An Epilogue for Beren & Lúthien: Tolkien’s Last Years, 1966-1973

The Road Goes Ever on – Headington to Bournemouth: Although life retirement sometimes seemed ‘grey and grim’ to Tolkien, it also had many elements that suited him. For one thing, he and Edith, at last, had enough money. However, the tax authorities took a large proportion of his earnings, and on one occasion, Tolkien wroteContinue reading “An Epilogue for Beren & Lúthien: Tolkien’s Last Years, 1966-1973”

Faith, Fantasy & Fairy Tales – Tolkien, ‘Jack’ Lewis & ‘The Inklings’, 1926-66: Part Two – ‘Shadowy Abstractions’

There was a good stretch of time between Jack Lewis’s conversion on the way to Whipsnade and his writing of the Tales of Narnia. Throughout this time, while Tolkien was writing his Hobbit stories, Lewis was musing on the physical similarities that men and beasts have in common. This is why he felt that Kenneth Grahame, in The Wind in the Willows, made exactly the right choice in giving his principal character the form of a toad

Faith, Fantasy & Fairy Tales – Tolkien, ‘Jack’ Lewis & ‘The Inklings’, 1926-66: Part One – Creator & Sub-creators.

Entertaining Angels Unawares: When Tolkien returned to Oxford in 1925, an element was missing from his life. It had disappeared with the breaking of his fellowship of the TCBS at the Battle of the Somme, for not since those days had he enjoyed male friendship to the extent of emotional and intellectual commitment. He hadContinue reading “Faith, Fantasy & Fairy Tales – Tolkien, ‘Jack’ Lewis & ‘The Inklings’, 1926-66: Part One – Creator & Sub-creators.”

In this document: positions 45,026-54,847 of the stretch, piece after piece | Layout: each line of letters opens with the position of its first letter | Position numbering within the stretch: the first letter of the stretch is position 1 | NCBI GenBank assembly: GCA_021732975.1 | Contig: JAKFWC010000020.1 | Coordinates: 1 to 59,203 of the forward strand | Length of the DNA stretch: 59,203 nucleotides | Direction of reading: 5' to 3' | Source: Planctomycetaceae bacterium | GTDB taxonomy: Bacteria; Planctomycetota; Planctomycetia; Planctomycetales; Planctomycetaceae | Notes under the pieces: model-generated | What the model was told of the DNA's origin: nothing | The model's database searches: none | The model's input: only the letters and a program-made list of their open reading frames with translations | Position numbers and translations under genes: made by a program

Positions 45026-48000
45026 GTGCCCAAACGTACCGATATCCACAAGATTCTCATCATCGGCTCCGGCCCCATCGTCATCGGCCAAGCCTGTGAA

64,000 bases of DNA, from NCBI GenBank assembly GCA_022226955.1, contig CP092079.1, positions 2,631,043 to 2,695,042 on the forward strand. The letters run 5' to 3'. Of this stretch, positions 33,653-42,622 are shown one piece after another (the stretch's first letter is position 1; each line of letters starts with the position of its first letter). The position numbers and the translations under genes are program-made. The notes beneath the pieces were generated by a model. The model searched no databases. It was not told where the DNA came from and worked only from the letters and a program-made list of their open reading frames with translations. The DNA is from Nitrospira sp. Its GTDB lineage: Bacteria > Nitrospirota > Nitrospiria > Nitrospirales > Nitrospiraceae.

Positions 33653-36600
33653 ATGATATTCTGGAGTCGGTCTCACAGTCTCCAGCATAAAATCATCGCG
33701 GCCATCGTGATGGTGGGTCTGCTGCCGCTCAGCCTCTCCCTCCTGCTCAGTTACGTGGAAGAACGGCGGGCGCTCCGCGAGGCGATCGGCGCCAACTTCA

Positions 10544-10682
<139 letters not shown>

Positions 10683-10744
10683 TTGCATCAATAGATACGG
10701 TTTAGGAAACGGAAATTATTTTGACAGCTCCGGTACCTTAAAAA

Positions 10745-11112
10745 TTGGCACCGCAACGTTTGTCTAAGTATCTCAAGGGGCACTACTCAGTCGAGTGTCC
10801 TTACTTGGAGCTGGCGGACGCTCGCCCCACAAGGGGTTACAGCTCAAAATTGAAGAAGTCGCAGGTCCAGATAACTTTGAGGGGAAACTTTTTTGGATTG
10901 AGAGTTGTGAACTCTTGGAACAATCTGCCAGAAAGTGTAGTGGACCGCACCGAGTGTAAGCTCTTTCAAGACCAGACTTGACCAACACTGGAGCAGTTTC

The Making of an English Mythology; from Reality to Fantasy and back again, 1917-1954: Tolkien’s Creative Years.

Following his recovery from the Somme and ‘trench fever’ on his return from France in 1916, Tolkien was determined to create an entire mythology for England. He had hinted at this during his undergraduate days at Oxford when he studied and wrote of the Finnish ‘Kalevala’:

“I would that we had more of it left – something of the sort that belonged to the English.”

This idea now grew during his recuperation until it reached ‘epic’ proportions. This is how Tolkien expressed it when recollecting many years later:

“Do not laugh! But once upon a time (my crest has long since fallen), I had a mind to make a body of more or less connected legend, ranging from the large to the cosmogonic to the level of romantic fairy-story – the larger founded on the lesser in contact with the earth, the lesser drawing splendour from the vast backcloths – which I could dedicate simply: to England, to my country. “

J. R. R. Tolkien & Birmingham; the Formative Years, 1896-1916: Part Two (1908-16) – ‘Lang.’, Lore & Love.

Inventing Language: As a result of his insatiable love of words, Ronald started to invent his own languages. Some children have rudimentary private languages that they like to share together. This was what Ronald’s cousins Mary and Marjorie Incledon had done. They now lived outside Birmingham at Barnt Green, the neighbouring village to Rednal, andContinue reading “J. R. R. Tolkien & Birmingham; the Formative Years, 1896-1916: Part Two (1908-16) – ‘Lang.’, Lore & Love.”

Paul’s Mission to ‘The Farthest Limits of the West’ – Did the Apostle Visit Britain? The Roman Conquest & Religion, AD 43-63

‘And did those feet …?’ – Glastonbury Myths: When I moved out of my grandparents’ house (which I bought from my mother) in Coventry in 1991, I discovered a copy of George F. Jowett’s popular book on her old rotating bookshelf, where it had sat for thirty years. The Arthurian legends had always fascinated me,Continue reading “Paul’s Mission to ‘The Farthest Limits of the West’ – Did the Apostle Visit Britain? The Roman Conquest & Religion, AD 43-63”